8. "You don't wake up to go to work, your life is a breeze.”
There are more things in the world to wake up for than 'a job'. Have you ever been on holiday, with some exciting event planned for the next day, and had to set the alarm clock for a work-worthy-hour? Welcome to my world. I wake up with Husband every day. Granted, not to go to an office like him. But to go to work on my life. (PS Husband and I sleep in on weekends AND WE WILL NOT APOLOGISE FOR THAT TO ANYONE!)(PPS I am aware that babies will change all of this in one foul swoop, but I will embrace that bridge when I get there)

9. "I am worried you are going to turn into one of 'those' women."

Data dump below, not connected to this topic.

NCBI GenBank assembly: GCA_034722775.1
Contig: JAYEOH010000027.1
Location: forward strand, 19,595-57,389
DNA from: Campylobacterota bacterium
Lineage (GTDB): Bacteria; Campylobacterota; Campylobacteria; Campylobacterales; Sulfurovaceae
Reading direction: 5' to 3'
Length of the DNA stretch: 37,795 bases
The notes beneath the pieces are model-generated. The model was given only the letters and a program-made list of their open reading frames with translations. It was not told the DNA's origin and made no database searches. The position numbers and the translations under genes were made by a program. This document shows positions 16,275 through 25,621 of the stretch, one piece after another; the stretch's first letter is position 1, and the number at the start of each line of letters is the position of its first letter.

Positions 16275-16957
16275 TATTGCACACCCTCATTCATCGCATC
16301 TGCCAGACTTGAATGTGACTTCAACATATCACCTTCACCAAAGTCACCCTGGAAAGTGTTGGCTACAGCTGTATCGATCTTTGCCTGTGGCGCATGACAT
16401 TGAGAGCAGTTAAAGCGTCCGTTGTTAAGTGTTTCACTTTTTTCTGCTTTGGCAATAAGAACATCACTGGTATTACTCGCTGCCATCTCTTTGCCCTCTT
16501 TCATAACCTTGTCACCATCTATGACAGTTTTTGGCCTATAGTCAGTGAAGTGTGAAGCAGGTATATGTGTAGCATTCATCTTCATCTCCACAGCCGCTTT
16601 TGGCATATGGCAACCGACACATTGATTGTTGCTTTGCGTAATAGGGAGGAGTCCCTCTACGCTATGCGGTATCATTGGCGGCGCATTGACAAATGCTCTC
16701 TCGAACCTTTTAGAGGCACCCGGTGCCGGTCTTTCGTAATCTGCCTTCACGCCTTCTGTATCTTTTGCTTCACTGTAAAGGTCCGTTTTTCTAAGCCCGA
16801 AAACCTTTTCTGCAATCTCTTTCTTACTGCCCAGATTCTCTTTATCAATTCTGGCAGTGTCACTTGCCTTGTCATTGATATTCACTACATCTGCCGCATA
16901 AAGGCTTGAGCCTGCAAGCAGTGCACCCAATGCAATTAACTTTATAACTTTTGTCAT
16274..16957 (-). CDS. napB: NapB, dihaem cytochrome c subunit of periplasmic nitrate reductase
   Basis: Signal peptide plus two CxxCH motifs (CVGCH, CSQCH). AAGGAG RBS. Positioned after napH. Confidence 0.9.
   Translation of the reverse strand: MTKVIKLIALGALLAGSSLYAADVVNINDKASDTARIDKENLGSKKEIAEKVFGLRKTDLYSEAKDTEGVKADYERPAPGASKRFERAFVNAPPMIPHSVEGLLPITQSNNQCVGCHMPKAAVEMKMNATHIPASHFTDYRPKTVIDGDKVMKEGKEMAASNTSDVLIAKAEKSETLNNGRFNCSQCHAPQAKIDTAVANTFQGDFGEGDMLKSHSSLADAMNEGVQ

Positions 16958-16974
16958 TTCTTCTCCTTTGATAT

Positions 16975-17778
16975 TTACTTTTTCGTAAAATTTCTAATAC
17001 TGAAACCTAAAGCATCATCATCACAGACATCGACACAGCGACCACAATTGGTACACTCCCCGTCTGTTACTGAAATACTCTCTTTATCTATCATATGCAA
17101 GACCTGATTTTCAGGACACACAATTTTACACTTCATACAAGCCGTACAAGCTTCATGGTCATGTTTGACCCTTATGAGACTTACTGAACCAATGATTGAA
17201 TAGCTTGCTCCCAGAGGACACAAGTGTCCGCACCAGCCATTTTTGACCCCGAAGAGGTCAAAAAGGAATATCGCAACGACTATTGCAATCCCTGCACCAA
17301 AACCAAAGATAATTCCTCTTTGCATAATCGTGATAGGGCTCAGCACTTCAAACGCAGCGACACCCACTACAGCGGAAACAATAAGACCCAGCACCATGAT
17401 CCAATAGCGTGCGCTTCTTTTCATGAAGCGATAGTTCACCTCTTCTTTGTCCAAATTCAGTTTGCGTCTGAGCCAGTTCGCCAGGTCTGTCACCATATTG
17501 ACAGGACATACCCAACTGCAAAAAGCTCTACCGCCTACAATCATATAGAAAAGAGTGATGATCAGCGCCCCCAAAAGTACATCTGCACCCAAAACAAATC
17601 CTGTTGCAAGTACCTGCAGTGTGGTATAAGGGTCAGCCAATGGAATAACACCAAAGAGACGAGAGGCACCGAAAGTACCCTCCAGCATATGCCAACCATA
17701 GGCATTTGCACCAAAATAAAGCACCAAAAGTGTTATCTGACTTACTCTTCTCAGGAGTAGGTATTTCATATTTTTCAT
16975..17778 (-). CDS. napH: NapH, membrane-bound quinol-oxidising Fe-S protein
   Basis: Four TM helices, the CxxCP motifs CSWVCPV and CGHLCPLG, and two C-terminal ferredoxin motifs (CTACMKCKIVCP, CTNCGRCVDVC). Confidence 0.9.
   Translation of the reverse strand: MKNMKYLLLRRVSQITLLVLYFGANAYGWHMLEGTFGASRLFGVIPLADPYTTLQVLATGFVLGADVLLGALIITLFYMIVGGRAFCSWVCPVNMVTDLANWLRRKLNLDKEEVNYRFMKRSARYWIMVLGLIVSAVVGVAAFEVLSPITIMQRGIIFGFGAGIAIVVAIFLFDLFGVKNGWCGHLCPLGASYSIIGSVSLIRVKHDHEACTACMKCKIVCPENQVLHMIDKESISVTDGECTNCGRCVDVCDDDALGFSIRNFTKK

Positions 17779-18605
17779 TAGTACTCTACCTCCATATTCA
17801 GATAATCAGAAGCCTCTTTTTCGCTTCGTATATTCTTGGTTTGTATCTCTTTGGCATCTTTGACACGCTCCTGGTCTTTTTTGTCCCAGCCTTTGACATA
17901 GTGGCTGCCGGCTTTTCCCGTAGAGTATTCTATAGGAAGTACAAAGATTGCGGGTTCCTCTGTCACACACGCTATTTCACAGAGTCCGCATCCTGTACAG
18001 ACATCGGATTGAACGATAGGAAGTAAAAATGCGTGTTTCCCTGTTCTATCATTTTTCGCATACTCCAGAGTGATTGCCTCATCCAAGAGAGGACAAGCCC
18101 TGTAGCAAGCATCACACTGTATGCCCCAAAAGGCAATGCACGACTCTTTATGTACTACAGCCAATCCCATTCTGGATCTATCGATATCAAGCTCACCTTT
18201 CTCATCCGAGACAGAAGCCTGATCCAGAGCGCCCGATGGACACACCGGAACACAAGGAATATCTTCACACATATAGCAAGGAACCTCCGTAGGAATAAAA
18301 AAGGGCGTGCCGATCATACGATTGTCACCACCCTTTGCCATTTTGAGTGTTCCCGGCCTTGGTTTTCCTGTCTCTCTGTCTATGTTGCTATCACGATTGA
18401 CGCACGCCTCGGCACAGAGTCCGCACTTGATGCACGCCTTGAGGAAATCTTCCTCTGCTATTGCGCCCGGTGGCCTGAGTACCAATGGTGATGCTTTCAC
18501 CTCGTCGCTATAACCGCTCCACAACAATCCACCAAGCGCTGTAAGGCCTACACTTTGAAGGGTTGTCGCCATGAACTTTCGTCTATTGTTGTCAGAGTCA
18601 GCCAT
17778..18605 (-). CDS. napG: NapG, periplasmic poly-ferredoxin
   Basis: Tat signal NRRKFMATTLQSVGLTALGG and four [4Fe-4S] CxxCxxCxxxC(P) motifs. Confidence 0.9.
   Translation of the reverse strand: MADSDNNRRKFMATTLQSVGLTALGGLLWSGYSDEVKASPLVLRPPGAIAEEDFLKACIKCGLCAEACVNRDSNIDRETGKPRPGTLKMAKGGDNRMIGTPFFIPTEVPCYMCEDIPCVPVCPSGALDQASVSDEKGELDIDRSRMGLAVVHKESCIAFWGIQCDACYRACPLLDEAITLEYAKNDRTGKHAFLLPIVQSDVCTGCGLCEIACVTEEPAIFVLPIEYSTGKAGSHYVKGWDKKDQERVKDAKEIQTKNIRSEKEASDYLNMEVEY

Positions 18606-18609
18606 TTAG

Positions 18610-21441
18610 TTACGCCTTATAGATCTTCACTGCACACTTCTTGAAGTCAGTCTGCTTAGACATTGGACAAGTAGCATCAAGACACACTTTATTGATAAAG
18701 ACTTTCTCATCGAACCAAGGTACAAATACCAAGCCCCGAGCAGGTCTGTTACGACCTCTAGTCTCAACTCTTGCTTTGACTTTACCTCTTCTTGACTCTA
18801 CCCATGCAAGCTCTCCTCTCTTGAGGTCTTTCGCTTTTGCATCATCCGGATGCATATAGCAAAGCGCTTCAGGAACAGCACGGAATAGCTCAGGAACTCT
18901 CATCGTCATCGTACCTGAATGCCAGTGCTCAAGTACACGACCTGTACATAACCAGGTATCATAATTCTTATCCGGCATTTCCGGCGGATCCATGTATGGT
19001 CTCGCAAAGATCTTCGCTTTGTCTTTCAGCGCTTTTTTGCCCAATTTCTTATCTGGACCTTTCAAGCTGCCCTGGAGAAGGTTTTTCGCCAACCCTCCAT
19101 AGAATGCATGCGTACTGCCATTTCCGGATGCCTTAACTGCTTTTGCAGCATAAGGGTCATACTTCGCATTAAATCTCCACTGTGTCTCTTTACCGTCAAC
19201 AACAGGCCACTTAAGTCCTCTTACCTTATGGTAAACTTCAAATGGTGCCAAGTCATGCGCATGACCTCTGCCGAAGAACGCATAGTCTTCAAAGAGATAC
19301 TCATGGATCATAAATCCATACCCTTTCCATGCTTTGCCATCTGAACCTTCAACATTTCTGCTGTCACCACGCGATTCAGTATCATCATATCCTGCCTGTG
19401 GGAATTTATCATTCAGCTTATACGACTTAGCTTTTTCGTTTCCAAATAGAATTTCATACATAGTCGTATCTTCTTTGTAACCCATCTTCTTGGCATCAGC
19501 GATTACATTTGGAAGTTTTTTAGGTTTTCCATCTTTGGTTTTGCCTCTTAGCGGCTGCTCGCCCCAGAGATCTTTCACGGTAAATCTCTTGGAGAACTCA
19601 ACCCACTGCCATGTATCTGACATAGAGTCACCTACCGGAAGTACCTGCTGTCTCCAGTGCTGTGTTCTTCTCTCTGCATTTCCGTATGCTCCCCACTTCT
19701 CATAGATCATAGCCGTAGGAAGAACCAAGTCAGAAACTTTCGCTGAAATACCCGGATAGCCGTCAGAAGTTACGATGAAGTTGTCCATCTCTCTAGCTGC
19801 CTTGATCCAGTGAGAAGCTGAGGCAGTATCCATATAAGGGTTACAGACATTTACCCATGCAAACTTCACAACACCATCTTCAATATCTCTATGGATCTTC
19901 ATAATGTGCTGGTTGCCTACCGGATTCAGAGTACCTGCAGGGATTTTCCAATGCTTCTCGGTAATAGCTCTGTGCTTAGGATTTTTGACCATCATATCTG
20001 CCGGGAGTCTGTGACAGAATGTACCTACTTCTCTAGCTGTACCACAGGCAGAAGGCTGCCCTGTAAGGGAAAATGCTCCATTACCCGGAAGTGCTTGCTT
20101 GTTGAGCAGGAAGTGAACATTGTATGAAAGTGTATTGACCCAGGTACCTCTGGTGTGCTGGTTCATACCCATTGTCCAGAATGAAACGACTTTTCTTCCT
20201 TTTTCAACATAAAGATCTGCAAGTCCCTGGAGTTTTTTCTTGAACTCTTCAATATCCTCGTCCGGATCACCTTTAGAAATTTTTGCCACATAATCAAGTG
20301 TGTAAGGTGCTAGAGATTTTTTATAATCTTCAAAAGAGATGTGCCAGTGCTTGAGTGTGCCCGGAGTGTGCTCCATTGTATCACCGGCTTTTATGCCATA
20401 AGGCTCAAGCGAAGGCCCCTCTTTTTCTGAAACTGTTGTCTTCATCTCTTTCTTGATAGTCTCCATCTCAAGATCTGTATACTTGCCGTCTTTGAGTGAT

Who exactly are 'those' women? And who gets to judge who 'those' women are? And even once identifying 'those' women, who are you to decide what 'those' woman do or who 'those' women are in their deeper core beings? Who are you to define them? The kept? The princesses? The desperate housewives? I don’t know about you, but I haven't found myself trapped outdoors in nothing but a bath towel any time recently, and certainly don't have a pool boy (I clean that out-door Jacuzzi all by myself, yo!) The only people who should be concerned with my current usage of my time, are me, and Husband. No one else. If he doesn't see me as one of 'those' women, or if I don't feel that I am one of 'those' women, then what exactly are we talking about here? Moving on.

10. "Well, you don't have a job, and you don't as yet have a child. So what are you doing with your life?"
What are you doing with your life?